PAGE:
COLORADO SPRINGS — Heart damage is common among patients hospitalized with Severe Acute Respiratory Syndrome Coronavirus 2 (SARS-CoV-2, the virus which causes COVID-19), leading many to wonder how it is that the virus affects the heart.
Research conducted by the Masonic Medical Research Institute (MMRI) shows that the spike protein from SARS-CoV-2 can lead to heart muscle injury through a specific inflammatory process. Zhiqiang Lin Ph.D., Assistant Professor at MMRI in Utica, New York, led the team which made the discovery. The American Heart Association announced the findings on July 25, in Chicago at the AHA Basic Cardiovascular Sciences Meeting.
“It’s known from the clinical side that COVID can induce heart injury; however, what we don’t know is the mechanism for how this occurs. What we suspect is that the spike protein has a likely pathological role,” said Dr. Lin. “Our data show for the first time that the spike protein from SARS-CoV-2 causes heart muscle damage. That’s why it’s important to get vaccinated, to prevent this devastating disease.”
The spike protein is found on the surface of SARS-CoV-2, which latches on to a receptor known as angiotensin-converting enzyme 2 (ACE2) on target cells. In this manner, therefore, the spike protein can facilitate virus entry into healthy cells, which is the first step in infection. In addition to infecting the heart and lungs, the virus can also spread to other organs, leading to more damage to the body, severe infection, and, among some people, death.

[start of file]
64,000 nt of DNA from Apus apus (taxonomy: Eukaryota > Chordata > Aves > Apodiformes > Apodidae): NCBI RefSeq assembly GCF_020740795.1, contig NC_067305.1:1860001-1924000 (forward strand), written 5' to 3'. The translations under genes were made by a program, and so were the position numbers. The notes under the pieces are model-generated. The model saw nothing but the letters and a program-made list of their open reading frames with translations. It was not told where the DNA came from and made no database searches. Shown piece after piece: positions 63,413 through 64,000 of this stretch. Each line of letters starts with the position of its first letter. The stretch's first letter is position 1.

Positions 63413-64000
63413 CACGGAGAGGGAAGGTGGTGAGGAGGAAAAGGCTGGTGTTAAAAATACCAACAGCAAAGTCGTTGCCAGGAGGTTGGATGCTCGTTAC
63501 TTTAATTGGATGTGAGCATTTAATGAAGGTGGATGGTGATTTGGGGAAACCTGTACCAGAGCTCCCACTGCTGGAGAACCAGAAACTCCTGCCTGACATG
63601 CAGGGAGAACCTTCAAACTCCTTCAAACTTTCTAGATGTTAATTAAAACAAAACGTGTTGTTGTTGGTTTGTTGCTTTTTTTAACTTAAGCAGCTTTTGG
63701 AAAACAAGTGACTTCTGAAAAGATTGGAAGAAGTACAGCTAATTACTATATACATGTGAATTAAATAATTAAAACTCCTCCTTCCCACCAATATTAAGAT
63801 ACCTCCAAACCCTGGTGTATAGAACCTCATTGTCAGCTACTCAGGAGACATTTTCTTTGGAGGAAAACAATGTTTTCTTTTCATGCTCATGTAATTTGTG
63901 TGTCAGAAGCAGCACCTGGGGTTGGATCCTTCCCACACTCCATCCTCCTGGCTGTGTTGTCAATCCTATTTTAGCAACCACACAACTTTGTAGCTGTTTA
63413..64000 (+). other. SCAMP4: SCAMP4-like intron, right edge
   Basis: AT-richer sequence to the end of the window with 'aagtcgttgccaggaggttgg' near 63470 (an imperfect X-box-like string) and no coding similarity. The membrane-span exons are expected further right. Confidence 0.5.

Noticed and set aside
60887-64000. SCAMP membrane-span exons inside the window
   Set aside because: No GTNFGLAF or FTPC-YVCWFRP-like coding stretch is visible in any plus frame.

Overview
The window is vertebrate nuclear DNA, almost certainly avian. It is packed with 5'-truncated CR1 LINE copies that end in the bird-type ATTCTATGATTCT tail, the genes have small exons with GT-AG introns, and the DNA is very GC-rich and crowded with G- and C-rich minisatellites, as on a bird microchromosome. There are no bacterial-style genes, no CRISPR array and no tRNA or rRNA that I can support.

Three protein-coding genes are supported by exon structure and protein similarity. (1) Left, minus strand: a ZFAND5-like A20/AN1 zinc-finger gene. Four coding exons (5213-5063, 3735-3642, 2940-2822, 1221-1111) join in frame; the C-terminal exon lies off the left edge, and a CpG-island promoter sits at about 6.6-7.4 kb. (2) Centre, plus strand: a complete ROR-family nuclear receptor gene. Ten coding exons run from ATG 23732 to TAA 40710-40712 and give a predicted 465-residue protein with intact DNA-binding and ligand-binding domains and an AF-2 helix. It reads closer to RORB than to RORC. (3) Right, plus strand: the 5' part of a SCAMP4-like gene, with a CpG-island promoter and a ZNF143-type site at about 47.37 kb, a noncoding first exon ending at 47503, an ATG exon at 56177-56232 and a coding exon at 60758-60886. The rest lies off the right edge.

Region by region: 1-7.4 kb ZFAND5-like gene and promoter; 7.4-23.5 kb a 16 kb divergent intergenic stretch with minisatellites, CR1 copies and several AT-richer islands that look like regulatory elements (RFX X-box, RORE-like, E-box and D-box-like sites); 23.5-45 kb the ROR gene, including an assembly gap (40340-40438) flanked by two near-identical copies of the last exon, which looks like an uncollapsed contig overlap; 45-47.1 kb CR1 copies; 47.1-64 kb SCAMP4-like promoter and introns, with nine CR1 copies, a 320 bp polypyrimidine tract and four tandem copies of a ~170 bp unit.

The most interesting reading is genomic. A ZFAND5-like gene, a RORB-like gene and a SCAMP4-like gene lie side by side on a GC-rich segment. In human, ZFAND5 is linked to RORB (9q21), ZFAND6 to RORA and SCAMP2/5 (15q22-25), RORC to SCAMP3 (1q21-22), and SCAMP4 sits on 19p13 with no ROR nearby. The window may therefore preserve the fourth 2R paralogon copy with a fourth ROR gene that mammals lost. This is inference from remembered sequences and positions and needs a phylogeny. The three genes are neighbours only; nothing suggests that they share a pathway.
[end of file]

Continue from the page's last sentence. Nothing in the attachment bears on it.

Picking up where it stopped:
“Host natural immunity is the first line of defense against pathogenic invasion, and heart muscle cells have their own natural immune machinery. Activation of the body’s immune response is essential for fighting against virus infection. However, this may also impair heart muscle cell function and even lead to cell death when it is overstimulated,” Lin said.
In the study, Lin and his research group found that the SARS-CoV-2 spike protein interacts with a unique inflammatory receptor called Toll-Like Receptor 4 (TLR4) to initiate a natural immune response in heart muscle cells. This is specific to COVID-19 infection, as a different spike protein from another coronavirus previously shown to cause flu symptoms but no heart injury did not mediate this response.
“The fact that the SARS-CoV-2 spike protein is uniquely activating the natural immune response may explain the high virulence levels when compared to other coronaviruses,” Lin said. “TLR4 signaling is the major pathway that activates the body’s natural immune response, and the SARS-CoV-2 spike protein activates TLR4, a response not seen from a regular flu viruses or other coronavirus spike proteins.”
Lin noted too, for those who might question the difference between the common flu and COVID, that there are in fact major differences in the viruses. His study is another proof point for this difference.
“Regular flu rarely causes heart damage,” Lin noted, “however, COVID-19 can especially impact the heart.”